SANTA BARBARA, Calif. - With its honored "Promise Program," Santa Barbara City College is ready to help First Lady Jill Biden in her efforts to have free community colleges nationwide.
Biden has been a strong supporter of the concept for years, dating back to the Obama administration. Earlier this week she made a speech to relaunch her commitment with the American Association of Community Colleges.
Locally, the SBCC Promise Program provides two years of free books and tuition to high school students who graduate in the Community College district stretching from Carpinteria to Gaviota. This includes summer sessions.
It's funded through private donations and philanthropic efforts.
The effort was launched in 2016 and quickly became an example mirrored by many districts in California, either fully or for just one year.
Across the country, the program was well underway in other states for more than a decade.
It removes financial barriers for students who are on the verge of missing out on a college education and instead serves as a launching point for a successful life ahead.
Students have to meet specific requirements along the way.
The campus also assists the students with an on-site food pantry to remove issues with daily meals.
"We have to get this done," said Biden in her video speech. She asked educators to "tell us what we need to help your students to thrive. We need community colleges more than ever. This is personal to the President and me."
She describes Community Colleges as our "best kept secret." Educators are asked to "tell us what's working, but tell us what is not working."
For schools like SBCC she says she wants leaders to spread success to other institutions.
"We're going to make sure that everyone has access to free community college," the first lady said.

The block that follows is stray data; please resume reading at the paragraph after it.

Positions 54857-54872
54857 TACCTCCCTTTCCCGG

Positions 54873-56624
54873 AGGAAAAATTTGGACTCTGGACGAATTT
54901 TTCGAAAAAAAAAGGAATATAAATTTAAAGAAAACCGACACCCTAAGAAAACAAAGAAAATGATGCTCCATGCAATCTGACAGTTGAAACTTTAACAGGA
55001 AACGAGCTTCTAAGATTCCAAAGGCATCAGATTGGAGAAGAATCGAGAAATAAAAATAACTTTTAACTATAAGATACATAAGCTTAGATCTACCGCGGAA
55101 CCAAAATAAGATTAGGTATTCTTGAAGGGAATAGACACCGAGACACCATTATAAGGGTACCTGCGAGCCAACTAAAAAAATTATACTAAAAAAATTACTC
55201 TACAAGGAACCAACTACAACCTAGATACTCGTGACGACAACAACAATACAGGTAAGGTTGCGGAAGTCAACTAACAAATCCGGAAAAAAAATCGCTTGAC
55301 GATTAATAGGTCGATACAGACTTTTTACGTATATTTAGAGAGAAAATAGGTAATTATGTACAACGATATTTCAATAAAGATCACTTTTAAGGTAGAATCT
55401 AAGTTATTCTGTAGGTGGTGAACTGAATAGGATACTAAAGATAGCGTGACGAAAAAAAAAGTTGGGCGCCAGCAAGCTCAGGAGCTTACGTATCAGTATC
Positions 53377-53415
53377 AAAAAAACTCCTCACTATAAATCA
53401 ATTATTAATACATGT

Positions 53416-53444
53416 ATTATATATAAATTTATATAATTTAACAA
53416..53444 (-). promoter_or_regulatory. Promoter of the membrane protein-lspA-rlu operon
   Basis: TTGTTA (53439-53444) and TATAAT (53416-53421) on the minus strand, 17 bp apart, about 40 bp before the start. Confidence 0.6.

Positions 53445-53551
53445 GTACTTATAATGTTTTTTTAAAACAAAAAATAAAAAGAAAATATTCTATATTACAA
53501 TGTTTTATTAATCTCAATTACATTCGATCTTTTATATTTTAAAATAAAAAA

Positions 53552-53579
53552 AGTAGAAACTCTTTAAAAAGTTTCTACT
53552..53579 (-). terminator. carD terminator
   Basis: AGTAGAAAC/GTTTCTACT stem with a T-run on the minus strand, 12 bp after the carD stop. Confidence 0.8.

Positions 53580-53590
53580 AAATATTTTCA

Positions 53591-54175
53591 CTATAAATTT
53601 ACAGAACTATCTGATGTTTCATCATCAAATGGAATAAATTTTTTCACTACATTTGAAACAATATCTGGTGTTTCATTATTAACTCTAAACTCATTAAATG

Geoff Green is the CEO of the Santa Barbara City College Foundation. He has led the Promise Program after many years working with environmental and social justice groups, including the Fund for Santa Barbara. He was also the 1993 Associated Student Body President at UCSB.
"It's very exciting and the fact that is coming from the White House and it is being put out there as a policy proposal," said Green.
Santa Barbara City College has been honored in the past at the White House for its program. It covers all books and tuition for local high school graduates for two years. In other areas, "some of them just offer a piece of that, others it depends on the students first year, so it's really a wide variety."
Green says, "for the first time we have leadership at the federal level that really is prioritizing community colleges.
The SBCC program fits well with other neighboring colleges. "You've got Bulldog Bound at Hancock in Santa Maria, Cuesta is one of the oldest in the state and 'the' oldest in the state is Ventura. "
Some students are headed to four year schools and some want a two-year degree as a quicker way to take their skills to the work place.
"Some of the students they just want to get the prerequisites and transfer to their dream school and some are students that would have never gone to college," said Green.
Campuses are empty because of the pandemic, but students are studying remotely. The Promise Program has drawn in students who have many dreams ahead and there's room for more.
Green said, "if there was ever an opportunity to get some federal movement and legislation and resources behind it - it's now."
He also says in the years to come there will be data to show how the program has helped the quality of personal lives and community economies. Green says already there is real evidence of students that would have missed out on college, or taken lower paying jobs without this program.
Green says if the White House calls, he will be ready to share his "playbook" from the Santa Barbara community to help start and expand the Promise Program in start up areas across the country.
For more information on the Santa Barbara City College Promise Program, click here.